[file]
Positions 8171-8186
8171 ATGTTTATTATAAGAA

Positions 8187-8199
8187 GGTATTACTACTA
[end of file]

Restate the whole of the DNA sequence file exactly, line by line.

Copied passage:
Positions 8171-8186
8171 ATGTTTATTATAAGAA

Positions 8187-8199
8187 GGTATTACTACTA